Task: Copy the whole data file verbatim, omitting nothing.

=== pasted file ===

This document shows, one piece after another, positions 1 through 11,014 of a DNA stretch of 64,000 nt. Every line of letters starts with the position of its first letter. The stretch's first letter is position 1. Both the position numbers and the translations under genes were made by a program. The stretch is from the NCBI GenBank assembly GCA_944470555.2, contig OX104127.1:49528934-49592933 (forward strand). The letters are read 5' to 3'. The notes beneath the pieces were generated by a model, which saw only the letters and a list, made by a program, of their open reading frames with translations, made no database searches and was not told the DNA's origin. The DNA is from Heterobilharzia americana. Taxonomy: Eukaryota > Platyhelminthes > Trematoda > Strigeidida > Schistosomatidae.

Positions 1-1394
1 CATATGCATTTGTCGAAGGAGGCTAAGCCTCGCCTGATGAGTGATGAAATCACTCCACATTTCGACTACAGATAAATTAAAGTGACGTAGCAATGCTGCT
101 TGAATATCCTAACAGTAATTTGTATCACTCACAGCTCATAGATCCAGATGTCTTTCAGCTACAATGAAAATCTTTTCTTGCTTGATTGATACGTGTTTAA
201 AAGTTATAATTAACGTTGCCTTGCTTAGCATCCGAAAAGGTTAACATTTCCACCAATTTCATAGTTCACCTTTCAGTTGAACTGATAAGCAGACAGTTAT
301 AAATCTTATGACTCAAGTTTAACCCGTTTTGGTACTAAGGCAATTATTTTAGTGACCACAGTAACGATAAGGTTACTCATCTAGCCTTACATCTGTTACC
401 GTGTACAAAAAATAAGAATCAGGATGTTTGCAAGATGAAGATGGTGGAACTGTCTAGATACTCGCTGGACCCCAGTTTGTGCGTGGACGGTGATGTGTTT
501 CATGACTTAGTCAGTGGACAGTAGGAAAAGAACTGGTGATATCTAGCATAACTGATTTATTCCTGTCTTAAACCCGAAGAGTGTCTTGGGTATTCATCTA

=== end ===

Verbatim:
This document shows, one piece after another, positions 1 through 11,014 of a DNA stretch of 64,000 nt. Every line of letters starts with the position of its first letter. The stretch's first letter is position 1. Both the position numbers and the translations under genes were made by a program. The stretch is from the NCBI GenBank assembly GCA_944470555.2, contig OX104127.1:49528934-49592933 (forward strand). The letters are read 5' to 3'. The notes beneath the pieces were generated by a model, which saw only the letters and a list, made by a program, of their open reading frames with translations, made no database searches and was not told the DNA's origin. The DNA is from Heterobilharzia americana. Taxonomy: Eukaryota > Platyhelminthes > Trematoda > Strigeidida > Schistosomatidae.

Positions 1-1394
1 CATATGCATTTGTCGAAGGAGGCTAAGCCTCGCCTGATGAGTGATGAAATCACTCCACATTTCGACTACAGATAAATTAAAGTGACGTAGCAATGCTGCT
101 TGAATATCCTAACAGTAATTTGTATCACTCACAGCTCATAGATCCAGATGTCTTTCAGCTACAATGAAAATCTTTTCTTGCTTGATTGATACGTGTTTAA
201 AAGTTATAATTAACGTTGCCTTGCTTAGCATCCGAAAAGGTTAACATTTCCACCAATTTCATAGTTCACCTTTCAGTTGAACTGATAAGCAGACAGTTAT
301 AAATCTTATGACTCAAGTTTAACCCGTTTTGGTACTAAGGCAATTATTTTAGTGACCACAGTAACGATAAGGTTACTCATCTAGCCTTACATCTGTTACC
401 GTGTACAAAAAATAAGAATCAGGATGTTTGCAAGATGAAGATGGTGGAACTGTCTAGATACTCGCTGGACCCCAGTTTGTGCGTGGACGGTGATGTGTTT
501 CATGACTTAGTCAGTGGACAGTAGGAAAAGAACTGGTGATATCTAGCATAACTGATTTATTCCTGTCTTAAACCCGAAGAGTGTCTTGGGTATTCATCTA